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New Story Maps Published!

We are excited to announce the launch of two new Library of Congress Story Maps! At the beginning of May, the Library of Congress launched Story Maps, interactive and immersive web applications that tell the incredible stories of the Library’s collections. Created within a Geographic Information Systems (GIS)-based software platform created by Esri, Story Maps […]

The First Isothermic World Maps

Called the “father of temperature mapping,” the renowned German naturalist and climatologist, Alexander von Humboldt (1769-1859) devised the concept of the isotherm, which he described in 1816 as a “curve drawn through points on a globe which receive an equal quantity of heat.” Humboldt’s initial diagram map of average temperatures appeared in 1817 in an […]

Places in Civil War History: Pivotal Virginia Battles, By Land and Sea

This is part of a series of posts documenting the cartographic history of maps related to the American Civil War, 1861-1865. The posts will appear on a regular basis. One of the most iconic naval battles of the Civil War was the four-hour duel between the ironclad vessels USS Monitor and the CSS Merrimac, which […]

The President’s Globe

The “President’s Globe” is big — really big and important. Weighing in at a whopping 750 pounds and sized at an impressive 50 inches in diameter, the globe was specially designed for President Franklin D. Roosevelt for use during World War II. The massive representation of the earth helped the president gauge distances over water […]

The Codex Quetzalecatzin comes to the Library of Congress

Writing is a strange invention. One might suppose that its emergence could not fail to bring profound changes in the conditions of human existence…                                                                           –Claude Levi-Strauss, Tristes Tropiques Time and money are spent in collecting the remains […]

The Amphibious Landing Maps of William Bostick

William A. Bostick was an artist whose talents were utilized in the Second World War to help create chart-maps for the invasions of Sicily and Normandy. After the war, Bostick had a successful career as an artist and administrator of an arts school in Detroit. His works were nationally and internationally recognized. He died in […]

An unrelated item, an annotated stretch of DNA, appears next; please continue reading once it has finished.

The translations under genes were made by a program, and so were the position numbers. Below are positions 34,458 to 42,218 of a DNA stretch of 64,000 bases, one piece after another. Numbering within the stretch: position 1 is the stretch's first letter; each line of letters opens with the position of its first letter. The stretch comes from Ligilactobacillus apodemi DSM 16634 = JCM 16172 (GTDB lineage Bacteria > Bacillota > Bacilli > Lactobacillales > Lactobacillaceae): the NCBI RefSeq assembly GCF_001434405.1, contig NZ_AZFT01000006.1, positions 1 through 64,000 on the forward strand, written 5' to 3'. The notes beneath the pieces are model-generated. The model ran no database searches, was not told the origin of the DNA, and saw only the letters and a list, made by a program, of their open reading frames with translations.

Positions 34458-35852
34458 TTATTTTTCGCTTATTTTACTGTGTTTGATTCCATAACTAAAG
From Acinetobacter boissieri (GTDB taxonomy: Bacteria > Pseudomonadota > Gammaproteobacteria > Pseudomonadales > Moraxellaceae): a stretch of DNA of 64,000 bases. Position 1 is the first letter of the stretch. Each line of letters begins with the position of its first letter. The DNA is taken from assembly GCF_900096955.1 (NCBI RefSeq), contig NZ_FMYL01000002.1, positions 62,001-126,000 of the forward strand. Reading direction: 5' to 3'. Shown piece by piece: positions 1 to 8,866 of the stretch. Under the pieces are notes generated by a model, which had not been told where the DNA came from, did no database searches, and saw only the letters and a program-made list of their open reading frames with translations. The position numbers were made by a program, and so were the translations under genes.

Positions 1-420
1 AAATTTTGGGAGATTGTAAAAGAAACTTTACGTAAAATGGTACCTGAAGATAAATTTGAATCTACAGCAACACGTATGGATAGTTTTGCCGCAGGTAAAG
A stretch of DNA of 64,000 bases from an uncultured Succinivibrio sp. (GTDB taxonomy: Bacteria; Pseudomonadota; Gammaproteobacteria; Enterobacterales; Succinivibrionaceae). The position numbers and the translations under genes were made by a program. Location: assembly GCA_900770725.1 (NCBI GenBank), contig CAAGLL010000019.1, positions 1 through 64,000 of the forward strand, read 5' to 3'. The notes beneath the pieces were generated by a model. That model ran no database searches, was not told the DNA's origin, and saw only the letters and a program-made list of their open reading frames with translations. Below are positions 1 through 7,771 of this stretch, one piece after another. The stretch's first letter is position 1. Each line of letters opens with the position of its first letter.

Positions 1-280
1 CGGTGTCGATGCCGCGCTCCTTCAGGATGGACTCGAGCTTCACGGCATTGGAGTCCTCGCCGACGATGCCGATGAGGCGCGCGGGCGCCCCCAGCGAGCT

Places in Civil War History: Aerial Reconnaissance and Map Marketing

This is part of a series of posts documenting the cartographic history of maps related to the American Civil War, 1861-1865. The posts will appear on a regular basis. Aerial reconnaissance was first used in 1861 by the War Department using balloons tethered to the ground. Early balloon observers were civilian employees of the Army, […]

Grafton Tyler Brown, Trailblazing Cartographer of the American West

Historically, “cartographer” has commonly been a profession wearing many hats: artist, craftsman, communicator, documentarian, entrepreneur, and pioneer (among many others). To celebrate cartographers who embraced these multitudes of roles to achieve success, it is worth remembering their stories. Today, we recognize Grafton Tyler Brown, a trailblazing African American cartographer of the Pacific Northwest. Brown was […]

Places in Civil War History: Surveys of the Gulf Coast

This is part of a series of posts documenting the cartographic history of maps related to the American Civil War, 1861-1865. The posts will appear on a regular basis. From the early years of the Civil War, field and harbor surveys, topographic and hydrographic surveys, reconnaissances, and road traverses conducted by Federal cartographers led to […]